A recent article and editorial in the New England J. Medicine may have answered the question as to how best to deal with the question of MRSA infections in hospital admissions.
The study design as published in the New England J. Med [368:2255-226, 2013] was as follows:
"We conducted a pragmatic, cluster-randomized trial. Hospitals were randomly assigned to one of three strategies, with all adult ICUs in a given hospital assigned to the same strategy. Group 1 implemented MRSA screening and isolation; group 2, targeted decolonization (i.e., screening, isolation, and decolonization of MRSA carriers); and group 3, universal decolonization (i.e., no screening, and decolonization of all patients)." (Note: Universal decolonization was accomplished with intranasal mupirocin for 5 days and chlorhexidine bathing for the entire ICU stay.)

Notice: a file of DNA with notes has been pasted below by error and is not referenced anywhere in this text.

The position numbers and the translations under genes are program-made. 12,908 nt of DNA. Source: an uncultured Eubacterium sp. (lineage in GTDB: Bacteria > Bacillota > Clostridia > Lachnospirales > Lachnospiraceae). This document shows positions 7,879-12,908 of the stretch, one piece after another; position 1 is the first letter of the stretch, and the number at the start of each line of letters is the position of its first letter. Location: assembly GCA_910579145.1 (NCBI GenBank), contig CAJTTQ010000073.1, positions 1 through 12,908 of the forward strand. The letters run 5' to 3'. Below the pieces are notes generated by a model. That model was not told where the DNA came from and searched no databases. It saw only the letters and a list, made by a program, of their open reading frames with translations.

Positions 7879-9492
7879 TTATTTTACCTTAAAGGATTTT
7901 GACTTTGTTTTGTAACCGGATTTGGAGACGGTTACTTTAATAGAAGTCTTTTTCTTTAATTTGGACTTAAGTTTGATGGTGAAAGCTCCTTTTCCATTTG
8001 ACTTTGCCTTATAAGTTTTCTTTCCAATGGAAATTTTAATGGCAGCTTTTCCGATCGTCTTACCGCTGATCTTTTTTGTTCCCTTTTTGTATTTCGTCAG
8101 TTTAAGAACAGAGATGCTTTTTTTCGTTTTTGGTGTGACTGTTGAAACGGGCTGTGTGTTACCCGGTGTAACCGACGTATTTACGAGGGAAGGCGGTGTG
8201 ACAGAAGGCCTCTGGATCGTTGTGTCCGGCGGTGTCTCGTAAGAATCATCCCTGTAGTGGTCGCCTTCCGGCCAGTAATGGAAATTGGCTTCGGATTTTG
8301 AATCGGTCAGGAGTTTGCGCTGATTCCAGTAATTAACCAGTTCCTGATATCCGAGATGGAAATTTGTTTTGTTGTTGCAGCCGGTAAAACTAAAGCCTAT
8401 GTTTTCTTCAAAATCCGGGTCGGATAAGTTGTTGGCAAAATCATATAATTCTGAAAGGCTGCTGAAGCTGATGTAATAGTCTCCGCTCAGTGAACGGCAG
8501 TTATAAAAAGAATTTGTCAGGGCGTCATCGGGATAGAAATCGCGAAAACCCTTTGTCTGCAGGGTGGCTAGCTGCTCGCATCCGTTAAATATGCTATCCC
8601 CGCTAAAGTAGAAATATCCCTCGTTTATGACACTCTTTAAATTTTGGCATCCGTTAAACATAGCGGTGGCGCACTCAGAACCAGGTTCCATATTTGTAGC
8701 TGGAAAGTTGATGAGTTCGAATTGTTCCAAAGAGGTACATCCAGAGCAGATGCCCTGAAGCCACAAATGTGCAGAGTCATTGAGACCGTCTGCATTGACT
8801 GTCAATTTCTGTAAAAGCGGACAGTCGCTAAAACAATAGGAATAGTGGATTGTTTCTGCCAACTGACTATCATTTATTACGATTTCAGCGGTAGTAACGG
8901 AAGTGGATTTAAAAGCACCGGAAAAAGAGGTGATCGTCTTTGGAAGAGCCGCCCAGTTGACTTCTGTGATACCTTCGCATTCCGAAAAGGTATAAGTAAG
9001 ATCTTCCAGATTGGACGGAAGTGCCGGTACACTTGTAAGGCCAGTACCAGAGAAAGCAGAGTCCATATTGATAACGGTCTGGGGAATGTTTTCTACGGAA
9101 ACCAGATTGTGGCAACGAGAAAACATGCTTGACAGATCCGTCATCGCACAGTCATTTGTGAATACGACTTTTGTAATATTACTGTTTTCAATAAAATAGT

An editorial in the same issue of NEJM concludes:
"The implications of this study are highly important. The lack of effectiveness of active detection and isolation should prompt hospitals to discontinue the practice for control of endemic MRSA. A benefit will be a reduced proportion of patients requiring contact precautions, which is a patient-unfriendly practice that interferes with care. In addition, the folly of pursuing legislative mandates when evidence is lacking has been shown, and laws mandating MRSA screening should be repealed.
Lastly, this study has implications beyond MRSA. New resistance mechanisms continue to emerge in nosocomial pathogens. The recent dissemination of carbapenem-resistant Enterobacteriaceae has stimulated calls to implement active detection and isolation for these organisms. We hope that the results of this study will redirect that discussion and reinforce the utility of horizontal interventions to control not only the pathogens of today but those of tomorrow as well."